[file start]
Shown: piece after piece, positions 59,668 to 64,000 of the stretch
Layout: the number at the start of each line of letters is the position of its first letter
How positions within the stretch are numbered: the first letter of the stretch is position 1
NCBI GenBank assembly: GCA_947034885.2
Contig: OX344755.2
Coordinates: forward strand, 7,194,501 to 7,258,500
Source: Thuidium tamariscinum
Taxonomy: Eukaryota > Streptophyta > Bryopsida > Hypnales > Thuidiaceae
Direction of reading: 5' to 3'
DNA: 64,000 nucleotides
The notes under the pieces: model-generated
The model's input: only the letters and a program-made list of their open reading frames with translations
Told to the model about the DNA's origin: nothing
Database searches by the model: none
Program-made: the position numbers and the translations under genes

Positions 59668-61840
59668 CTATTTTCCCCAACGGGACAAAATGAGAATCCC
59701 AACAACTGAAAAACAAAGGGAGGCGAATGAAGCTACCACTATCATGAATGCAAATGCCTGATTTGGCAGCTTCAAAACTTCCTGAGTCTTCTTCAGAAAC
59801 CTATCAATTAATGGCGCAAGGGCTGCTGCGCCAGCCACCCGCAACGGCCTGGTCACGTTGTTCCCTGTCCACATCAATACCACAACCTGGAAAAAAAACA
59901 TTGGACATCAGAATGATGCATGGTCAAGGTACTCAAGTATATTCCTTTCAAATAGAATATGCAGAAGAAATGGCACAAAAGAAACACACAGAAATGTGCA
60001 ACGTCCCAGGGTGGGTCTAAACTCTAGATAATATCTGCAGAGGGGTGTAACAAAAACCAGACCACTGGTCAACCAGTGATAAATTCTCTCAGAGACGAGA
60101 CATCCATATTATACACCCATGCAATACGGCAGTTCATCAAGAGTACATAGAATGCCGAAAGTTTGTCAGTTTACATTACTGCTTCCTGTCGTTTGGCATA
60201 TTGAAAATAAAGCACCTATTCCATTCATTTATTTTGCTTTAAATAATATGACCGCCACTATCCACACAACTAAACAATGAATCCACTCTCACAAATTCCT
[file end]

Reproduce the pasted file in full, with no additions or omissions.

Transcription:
Shown: piece after piece, positions 59,668 to 64,000 of the stretch
Layout: the number at the start of each line of letters is the position of its first letter
How positions within the stretch are numbered: the first letter of the stretch is position 1
NCBI GenBank assembly: GCA_947034885.2
Contig: OX344755.2
Coordinates: forward strand, 7,194,501 to 7,258,500
Source: Thuidium tamariscinum
Taxonomy: Eukaryota > Streptophyta > Bryopsida > Hypnales > Thuidiaceae
Direction of reading: 5' to 3'
DNA: 64,000 nucleotides
The notes under the pieces: model-generated
The model's input: only the letters and a program-made list of their open reading frames with translations
Told to the model about the DNA's origin: nothing
Database searches by the model: none
Program-made: the position numbers and the translations under genes

Positions 59668-61840
59668 CTATTTTCCCCAACGGGACAAAATGAGAATCCC
59701 AACAACTGAAAAACAAAGGGAGGCGAATGAAGCTACCACTATCATGAATGCAAATGCCTGATTTGGCAGCTTCAAAACTTCCTGAGTCTTCTTCAGAAAC
59801 CTATCAATTAATGGCGCAAGGGCTGCTGCGCCAGCCACCCGCAACGGCCTGGTCACGTTGTTCCCTGTCCACATCAATACCACAACCTGGAAAAAAAACA
59901 TTGGACATCAGAATGATGCATGGTCAAGGTACTCAAGTATATTCCTTTCAAATAGAATATGCAGAAGAAATGGCACAAAAGAAACACACAGAAATGTGCA
60001 ACGTCCCAGGGTGGGTCTAAACTCTAGATAATATCTGCAGAGGGGTGTAACAAAAACCAGACCACTGGTCAACCAGTGATAAATTCTCTCAGAGACGAGA
60101 CATCCATATTATACACCCATGCAATACGGCAGTTCATCAAGAGTACATAGAATGCCGAAAGTTTGTCAGTTTACATTACTGCTTCCTGTCGTTTGGCATA
60201 TTGAAAATAAAGCACCTATTCCATTCATTTATTTTGCTTTAAATAATATGACCGCCACTATCCACACAACTAAACAATGAATCCACTCTCACAAATTCCT